Canon John Tallis

(creator: Madeleine L'Engle)

Madeleine L'Engle
Canon John Tallis, usually called Tom (after the 16th century composer), is, in the first three books described below, a middle-aged Anglican priest, with portly body but "piercing grey eyes", who was previously attached to the diocese of Giibraltar, and is now "with St Paul's in London", but he could not be called over- pious. Indeed he seems to carry out few religious duties beyond conducting the odd burial service. He comments that, "It isn't the people who think they're atheists that worry me. It's those who think they're religious".

He is "completely bald, even to having no eyebrows, and had the look, somehow, of an extremely intelligent teddy bear". It turns out that his odd appearance results from his time in Korea when, as an army chaplain, he "not only withstood torture himself, but he helped the men with him to stand up against it .... They used electric shock on him and it was so strong that it killed all his hair follicles, and it almost killed him, but he didn't betray his men." However, he is still a good shot with a gun and can fly a plane.

He gets on well with teenagers who soon recognise him as trustworthy and "very avuncular". He speaks fluent, if classical, Spanish, and has multinational connections, with a Phi Beta Kappa key, suggesting he had once gone to an American university, as well as a French Legion d'Honneur ribbon. We are also told he had had a wild time in Paris in his student days. "He's a perceptive old boy" who can also be "brusque, stern, businesslike, formidable". It turns out that he has worked for Interpol and has become an international trouble-shooter and sleuth.

When he overhears a bishop describing him as "the coldest human being I've ever run across .... He's so busy being a sleuth he's forgotten he's a priest", he thinks, "No. That is something I never forget. But would the words have hurt so, had there not been a grain of truth in them?"

He plays a minor but important character in three novels written for teenagers, making his first appearance in The Arm of the Starfish (1965), in which 16-year-old Adam goes off to a Portuguese island to spend the summer working as a lab assistant for a renowned scientist whose work (involving the regeneration of starfish and then, perhaps, of people) is highly secret. He is soon befriended by the scientist's six children including Poly aged about 12, whose godfather turns out to be the enigmatic Canon Tallis, who seems to whistles the 16th century Tallis Canon as a sort of code. It is no wonder that Adam (and the reader) soon get totally puzzled. Dramatic events seem to happen on almost every page and there are plenty of sinister goings-on to keep teenagers interested. But whether anyone could believe a word of it is another question. Just look at the characters' names: Polyhymnia, Typhon Cutter, with his beautiful but sinister young daughter Kali, and Dr Eliphaz Baal (although disappointingly that turns out to be a misprint for Ball). But it makes an intriguing story.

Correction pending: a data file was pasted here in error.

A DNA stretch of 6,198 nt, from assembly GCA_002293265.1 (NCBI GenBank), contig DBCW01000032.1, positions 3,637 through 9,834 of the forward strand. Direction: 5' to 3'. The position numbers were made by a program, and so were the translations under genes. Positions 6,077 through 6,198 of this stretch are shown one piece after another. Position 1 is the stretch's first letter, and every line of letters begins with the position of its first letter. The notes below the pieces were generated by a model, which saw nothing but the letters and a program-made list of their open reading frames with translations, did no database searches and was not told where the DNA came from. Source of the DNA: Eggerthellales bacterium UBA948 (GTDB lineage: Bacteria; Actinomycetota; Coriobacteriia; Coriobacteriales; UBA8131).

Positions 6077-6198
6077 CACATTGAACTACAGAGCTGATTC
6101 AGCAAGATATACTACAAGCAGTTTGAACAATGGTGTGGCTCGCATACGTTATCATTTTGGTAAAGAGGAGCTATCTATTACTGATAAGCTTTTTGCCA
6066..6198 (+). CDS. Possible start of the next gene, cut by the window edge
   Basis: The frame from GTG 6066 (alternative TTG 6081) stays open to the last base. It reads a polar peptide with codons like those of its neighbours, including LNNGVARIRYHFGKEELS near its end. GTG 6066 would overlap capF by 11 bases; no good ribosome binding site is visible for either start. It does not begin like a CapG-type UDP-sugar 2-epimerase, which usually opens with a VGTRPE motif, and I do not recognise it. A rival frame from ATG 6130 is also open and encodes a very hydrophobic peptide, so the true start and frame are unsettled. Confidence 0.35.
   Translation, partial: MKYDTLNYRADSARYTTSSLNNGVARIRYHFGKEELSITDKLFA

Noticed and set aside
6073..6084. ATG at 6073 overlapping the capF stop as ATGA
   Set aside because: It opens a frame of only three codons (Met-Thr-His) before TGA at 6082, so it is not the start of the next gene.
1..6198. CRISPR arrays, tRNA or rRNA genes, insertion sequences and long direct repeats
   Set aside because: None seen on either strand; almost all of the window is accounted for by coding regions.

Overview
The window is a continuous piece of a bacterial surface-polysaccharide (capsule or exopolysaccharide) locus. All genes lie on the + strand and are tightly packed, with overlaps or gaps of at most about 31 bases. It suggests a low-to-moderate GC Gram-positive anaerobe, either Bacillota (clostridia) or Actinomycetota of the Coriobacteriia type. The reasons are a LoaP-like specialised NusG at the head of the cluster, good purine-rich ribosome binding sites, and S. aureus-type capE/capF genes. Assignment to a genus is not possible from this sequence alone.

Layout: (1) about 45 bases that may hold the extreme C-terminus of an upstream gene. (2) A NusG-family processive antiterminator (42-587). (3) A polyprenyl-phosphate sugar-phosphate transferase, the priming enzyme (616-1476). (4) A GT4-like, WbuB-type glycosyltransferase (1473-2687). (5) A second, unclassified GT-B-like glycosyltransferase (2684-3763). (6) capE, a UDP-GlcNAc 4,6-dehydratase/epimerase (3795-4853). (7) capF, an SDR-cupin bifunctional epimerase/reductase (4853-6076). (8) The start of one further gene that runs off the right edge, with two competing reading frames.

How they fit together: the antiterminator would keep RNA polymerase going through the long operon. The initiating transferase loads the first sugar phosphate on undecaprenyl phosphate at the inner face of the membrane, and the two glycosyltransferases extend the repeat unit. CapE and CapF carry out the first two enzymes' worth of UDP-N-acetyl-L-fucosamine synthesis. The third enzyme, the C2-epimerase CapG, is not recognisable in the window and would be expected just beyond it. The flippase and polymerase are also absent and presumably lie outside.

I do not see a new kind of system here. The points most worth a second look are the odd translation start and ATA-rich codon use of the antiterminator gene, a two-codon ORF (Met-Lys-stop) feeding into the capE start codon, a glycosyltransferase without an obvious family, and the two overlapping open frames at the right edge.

The Young Unicorns (1968) is, we are told, aimed at readers of eleven and over. It is set in New York and features Dr Austin, who is working on a unique form of laser micro-ray, and his young family, together with their two friends, Emily who had been mysteriously blinded in an accident, and Dave who had once been a member of a vicious gang but whose aim in life was now (rather surprisingly) to protect and help Emily. There is a suspicion that Emily's accident may have had something to do with the unique form of laser micro-ray on which Dr Austin was working. Nothing can be proved, but evil plotting (even involving a mysterious genie) develops in the sacred precincts of the ancient and beautiful cathedral where Canon Tallis just happens to be visiting his old friend, the Dean. Just as well, when the Bishop himself starts behaving so oddly. The only people who don't seem in to get involved are the local police. But who needs them when Canon Tallis is around?

Dragons in the Waters (1976) has the most interesting plot of the three. 13-year-old Simon is being taken by sea by his newly found cousin, Forsyth Phair, to Venezuela to return a family heirloom, a portrait of Simon Bolivar, to its rightful place. But then cousin Forsyth (whom Simon had always distrusted) is found murdered on the boat and the portrait is stolen. There are even attempts on Simon's life too, but he has made friends on board: Poly and her younger brother Charles (whom we also met in the first book and who has convenient dreams that break through barriers of space and time). They and their scientist father go on to help Simon confront the terrible dangers that threaten him.